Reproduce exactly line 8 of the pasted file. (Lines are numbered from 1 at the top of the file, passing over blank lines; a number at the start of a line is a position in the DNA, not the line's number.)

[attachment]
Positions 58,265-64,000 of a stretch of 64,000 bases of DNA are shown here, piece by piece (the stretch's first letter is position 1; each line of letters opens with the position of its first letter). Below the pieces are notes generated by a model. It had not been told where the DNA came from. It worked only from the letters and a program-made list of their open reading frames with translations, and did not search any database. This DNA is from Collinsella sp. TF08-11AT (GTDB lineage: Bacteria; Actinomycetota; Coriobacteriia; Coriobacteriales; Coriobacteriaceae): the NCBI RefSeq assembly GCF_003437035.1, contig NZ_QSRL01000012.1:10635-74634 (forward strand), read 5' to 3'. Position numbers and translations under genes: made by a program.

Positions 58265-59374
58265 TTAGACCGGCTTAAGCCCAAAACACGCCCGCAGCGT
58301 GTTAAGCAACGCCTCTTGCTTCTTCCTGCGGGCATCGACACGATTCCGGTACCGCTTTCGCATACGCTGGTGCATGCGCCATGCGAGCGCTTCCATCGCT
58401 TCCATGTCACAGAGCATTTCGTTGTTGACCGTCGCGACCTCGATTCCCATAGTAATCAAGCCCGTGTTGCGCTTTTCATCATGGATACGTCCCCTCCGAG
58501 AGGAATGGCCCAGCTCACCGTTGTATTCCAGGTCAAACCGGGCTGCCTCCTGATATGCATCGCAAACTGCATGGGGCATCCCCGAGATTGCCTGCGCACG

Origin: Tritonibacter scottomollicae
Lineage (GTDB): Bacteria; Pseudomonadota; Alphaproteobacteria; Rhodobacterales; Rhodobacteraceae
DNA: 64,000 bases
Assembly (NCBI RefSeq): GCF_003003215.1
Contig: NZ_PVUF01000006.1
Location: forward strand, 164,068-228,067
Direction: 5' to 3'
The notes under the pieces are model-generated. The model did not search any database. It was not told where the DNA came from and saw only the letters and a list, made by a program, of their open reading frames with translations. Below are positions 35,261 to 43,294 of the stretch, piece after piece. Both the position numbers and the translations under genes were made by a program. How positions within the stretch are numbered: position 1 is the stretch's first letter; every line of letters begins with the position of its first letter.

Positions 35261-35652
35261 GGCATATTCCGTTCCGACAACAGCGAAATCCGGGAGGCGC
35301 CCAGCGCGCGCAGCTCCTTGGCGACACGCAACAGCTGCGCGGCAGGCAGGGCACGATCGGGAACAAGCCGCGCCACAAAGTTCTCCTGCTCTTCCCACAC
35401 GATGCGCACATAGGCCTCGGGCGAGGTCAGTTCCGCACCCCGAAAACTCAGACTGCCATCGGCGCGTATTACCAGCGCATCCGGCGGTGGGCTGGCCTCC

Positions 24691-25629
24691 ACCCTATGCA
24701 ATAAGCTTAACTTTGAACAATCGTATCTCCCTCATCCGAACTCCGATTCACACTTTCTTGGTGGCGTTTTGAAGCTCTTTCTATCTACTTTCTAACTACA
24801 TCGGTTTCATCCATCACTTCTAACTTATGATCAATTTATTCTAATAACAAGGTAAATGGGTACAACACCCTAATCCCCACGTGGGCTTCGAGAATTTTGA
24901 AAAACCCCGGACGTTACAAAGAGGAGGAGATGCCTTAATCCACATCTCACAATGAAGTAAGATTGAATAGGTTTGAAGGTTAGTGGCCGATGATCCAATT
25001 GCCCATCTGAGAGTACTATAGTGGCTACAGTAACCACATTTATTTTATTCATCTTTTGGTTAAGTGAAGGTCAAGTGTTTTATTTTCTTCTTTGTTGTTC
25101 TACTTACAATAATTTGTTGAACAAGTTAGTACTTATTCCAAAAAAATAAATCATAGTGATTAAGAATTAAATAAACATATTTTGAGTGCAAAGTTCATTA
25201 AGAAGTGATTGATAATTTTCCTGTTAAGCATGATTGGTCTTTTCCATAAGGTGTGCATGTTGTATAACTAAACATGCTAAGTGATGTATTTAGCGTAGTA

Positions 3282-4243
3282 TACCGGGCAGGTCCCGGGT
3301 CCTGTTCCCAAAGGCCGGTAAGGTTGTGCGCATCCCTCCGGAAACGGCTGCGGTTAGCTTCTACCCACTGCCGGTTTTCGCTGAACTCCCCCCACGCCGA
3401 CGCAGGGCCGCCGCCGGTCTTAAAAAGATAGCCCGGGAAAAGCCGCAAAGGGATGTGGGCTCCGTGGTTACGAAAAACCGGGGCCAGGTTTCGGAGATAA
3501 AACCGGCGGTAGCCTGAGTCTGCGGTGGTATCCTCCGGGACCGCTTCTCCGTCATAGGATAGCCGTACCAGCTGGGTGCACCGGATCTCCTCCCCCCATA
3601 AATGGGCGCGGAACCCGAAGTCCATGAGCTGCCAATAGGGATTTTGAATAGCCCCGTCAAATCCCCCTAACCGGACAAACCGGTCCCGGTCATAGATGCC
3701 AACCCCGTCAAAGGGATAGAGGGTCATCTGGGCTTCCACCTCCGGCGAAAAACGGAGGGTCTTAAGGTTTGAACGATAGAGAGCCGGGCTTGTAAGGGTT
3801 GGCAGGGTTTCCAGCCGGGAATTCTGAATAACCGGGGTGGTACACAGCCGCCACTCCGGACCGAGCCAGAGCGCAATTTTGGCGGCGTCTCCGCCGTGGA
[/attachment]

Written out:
Lineage (GTDB): Bacteria; Pseudomonadota; Alphaproteobacteria; Rhodobacterales; Rhodobacteraceae